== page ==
What are chatbots?
The term ‘chatbot’ is a combination of the words ‘chat’ & ‘robot’. In contrast to classic robots, however, a chatbot is not a physical machine, but a software programme or a service from a Cloud.
Roughly speaking, it is possible to differentiate between two evolutionary stages of chatbots
- Simle chatbots: They recognise predefined keywords or sentence fragments and react to them with fixed linked answers. The sentence elements and answers are entered into the chatbot’s database and thus form the repertoire of response options.
- Self-learning chatbots: They continually analyse feedback from users and “training conversations” enable them to identify gaps in question recognition and any missing answers. In this way they can understand questions in different contexts and provide complex reactions to them.
Furthermore, there are also so-called action bots. This is the name given to systems which support users in small tasks and carry out actions. For example, they help customers on e-commerce platforms to find the right item or to place an order.
Laura Reiser from Zendesk talks about the difference between bots, chatbots and answer-bots:
“People frequently equate bots with chatbots without touching upon the differences in their characteristics. The term “bot” has its origins in the word “robot”. If we think of such a robot we think of a programme that always carries out identical processes according to a defined, programmed logic. It’s upgrade, the chatbot, is characterised by its ability to understand language or text. It’s programming allows it to recognise the content and aim of the questions posed to it and to handle them accordingly.
The answer-bot uses machine learning to answer customer queries with content from its knowledge database. If a customer contacts a company, the bot steps in: it scans the message written by the customer in order to understand what it is about. Then it recommends the relevant articles to the customer whilst they wait for an answer from an agent. It can be used on various channels such as the web, on mobile devices and in instant messaging services such as Slack, and it also has an open API. If the customer still needs help, their question is answered by an agent as usual. Feedback is automatically collected in order to improve future recommendations. That takes pressure off the employees whilst at the same time providing a 24/7 service for customers.”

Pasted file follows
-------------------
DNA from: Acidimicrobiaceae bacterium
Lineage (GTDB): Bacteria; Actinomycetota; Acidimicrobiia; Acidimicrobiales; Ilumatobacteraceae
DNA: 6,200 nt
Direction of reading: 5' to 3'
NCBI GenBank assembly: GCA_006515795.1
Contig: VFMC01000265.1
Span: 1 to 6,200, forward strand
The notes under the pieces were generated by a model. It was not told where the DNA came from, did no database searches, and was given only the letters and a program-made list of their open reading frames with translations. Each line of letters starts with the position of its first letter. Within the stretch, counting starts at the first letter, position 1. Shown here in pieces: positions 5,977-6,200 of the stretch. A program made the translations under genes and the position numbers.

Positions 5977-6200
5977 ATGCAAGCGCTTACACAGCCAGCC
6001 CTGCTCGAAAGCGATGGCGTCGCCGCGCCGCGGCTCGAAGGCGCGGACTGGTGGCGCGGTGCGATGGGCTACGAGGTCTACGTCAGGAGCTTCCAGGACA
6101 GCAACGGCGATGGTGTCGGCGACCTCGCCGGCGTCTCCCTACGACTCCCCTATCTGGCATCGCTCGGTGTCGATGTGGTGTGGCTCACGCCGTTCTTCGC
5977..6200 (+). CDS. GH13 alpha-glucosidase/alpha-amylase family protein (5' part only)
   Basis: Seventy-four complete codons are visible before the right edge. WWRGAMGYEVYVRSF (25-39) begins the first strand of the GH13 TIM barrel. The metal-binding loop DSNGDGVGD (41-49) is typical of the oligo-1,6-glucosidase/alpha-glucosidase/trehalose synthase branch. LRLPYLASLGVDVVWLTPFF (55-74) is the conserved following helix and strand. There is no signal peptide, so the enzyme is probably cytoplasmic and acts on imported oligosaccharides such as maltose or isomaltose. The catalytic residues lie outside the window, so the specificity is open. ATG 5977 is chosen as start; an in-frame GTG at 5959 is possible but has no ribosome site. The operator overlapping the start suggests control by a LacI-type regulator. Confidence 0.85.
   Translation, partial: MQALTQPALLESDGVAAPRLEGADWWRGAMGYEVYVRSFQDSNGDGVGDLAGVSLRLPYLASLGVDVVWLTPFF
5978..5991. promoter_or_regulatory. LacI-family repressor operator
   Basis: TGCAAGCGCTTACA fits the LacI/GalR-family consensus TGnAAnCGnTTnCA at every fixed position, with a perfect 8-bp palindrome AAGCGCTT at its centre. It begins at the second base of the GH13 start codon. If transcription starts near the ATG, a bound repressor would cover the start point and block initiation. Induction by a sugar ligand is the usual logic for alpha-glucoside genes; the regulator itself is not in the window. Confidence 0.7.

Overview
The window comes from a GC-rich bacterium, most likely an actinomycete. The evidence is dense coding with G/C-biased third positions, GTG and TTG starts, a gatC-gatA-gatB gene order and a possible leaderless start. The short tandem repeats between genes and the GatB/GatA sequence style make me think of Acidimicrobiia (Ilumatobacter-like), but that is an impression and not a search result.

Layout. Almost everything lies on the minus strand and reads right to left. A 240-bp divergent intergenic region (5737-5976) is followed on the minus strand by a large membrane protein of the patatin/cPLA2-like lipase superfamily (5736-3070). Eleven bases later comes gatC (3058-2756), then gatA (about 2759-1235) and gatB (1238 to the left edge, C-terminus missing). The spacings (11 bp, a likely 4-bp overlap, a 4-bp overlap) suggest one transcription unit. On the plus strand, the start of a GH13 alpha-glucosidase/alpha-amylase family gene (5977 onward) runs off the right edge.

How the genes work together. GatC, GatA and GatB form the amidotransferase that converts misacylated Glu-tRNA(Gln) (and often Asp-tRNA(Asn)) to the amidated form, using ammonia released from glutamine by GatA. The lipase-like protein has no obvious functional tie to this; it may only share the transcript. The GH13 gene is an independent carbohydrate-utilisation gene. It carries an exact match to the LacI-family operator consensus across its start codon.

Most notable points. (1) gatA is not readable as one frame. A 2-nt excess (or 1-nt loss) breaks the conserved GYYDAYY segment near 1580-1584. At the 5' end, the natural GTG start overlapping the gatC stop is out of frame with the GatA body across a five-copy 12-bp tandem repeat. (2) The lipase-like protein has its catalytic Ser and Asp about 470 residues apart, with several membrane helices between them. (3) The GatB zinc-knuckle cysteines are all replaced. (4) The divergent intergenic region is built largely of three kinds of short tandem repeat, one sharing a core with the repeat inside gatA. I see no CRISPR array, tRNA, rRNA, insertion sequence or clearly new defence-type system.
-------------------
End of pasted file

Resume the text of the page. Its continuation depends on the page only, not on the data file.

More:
Which channels can chatbots be installed on?
Currently chatbots are primarily used in instant messaging systems, websites, support forums and on social media sites. They can greet customers, answer small queries or they precede a customer service advisor. In this way the customer feels as though their request is being dealt with immediately.
Chatbot expert Matthias Mehner from Messenger People gives us his tips on getting started:
“The most important thing to note first of all is that chatbots are neither a strategy nor a channel. Chatbots are small programmes which automatically implement things which would otherwise have to be done by a person. In this case it’s “chatting”. In order for a chatbot to even be used in the first place, the company must therefore have previously engaged with messenger services. And every company that still communicates with customers by telephone, email or social media should do that.
Many chatbots are emerging on Facebook Messenger, as almost every company today has a Facebook page. However, a Facebook page must be managed differently than a chat, and in Germany right now, Facebook Messenger is not the most popular option. 81% of Germans use WhatsApp and companies should also keep that in mind when developing their channel strategy. Chatbots for WhatsApp are not as easy to develop and don’t offer as many options as on Facebook – but they are definitely the better assistants.
In order for a chatbot to even be used in the first place, the company must have previously engaged with messenger services.
The digital advisors thereby play an important role in 1st level support. They can be used to automatically retrieve requests e.g. pre-qualified or basic information such as the customer number. Chatbots can however also serve to advise customers automatically. Therefore chatbots are suitable for all companies who value a good and direct link to the customers – whether it is to offer advice before the purchase, to act as an assistant during the purchase or as a service offering after the sale.
My tip for getting started: first draw up a messenger channel which customers can use to make direct contact with you. Answer the questions from customer service manually and thus learn a) how the channel is being received and b) which questions are being posed. Using the experience, targeted chatbots can then be developed step by step.”
How can chatbots be used by companies?
Chatbots can be used anywhere where a company wants to makes contact with customers and offer assistance. Simple or recurring requests can thus be answered quickly and outside of service hours. That provides the opportunity to build and maintain good relationships with the customers.
How to successfully use chatbots
The demands placed on customer services are growing along with progressive digitalisation. Customers want quick, conclusive and knowledgeable answers to their questions.
The technology is still not advanced enough to install chatbots for very complex and cross-thematic queries. Therefore it makes sense to assign the programmes a domain and to inform the customers exactly which issues the chatbot can help them with. In this way they know which queries they can pose to the chatbot and in which instances its competence is exceeded.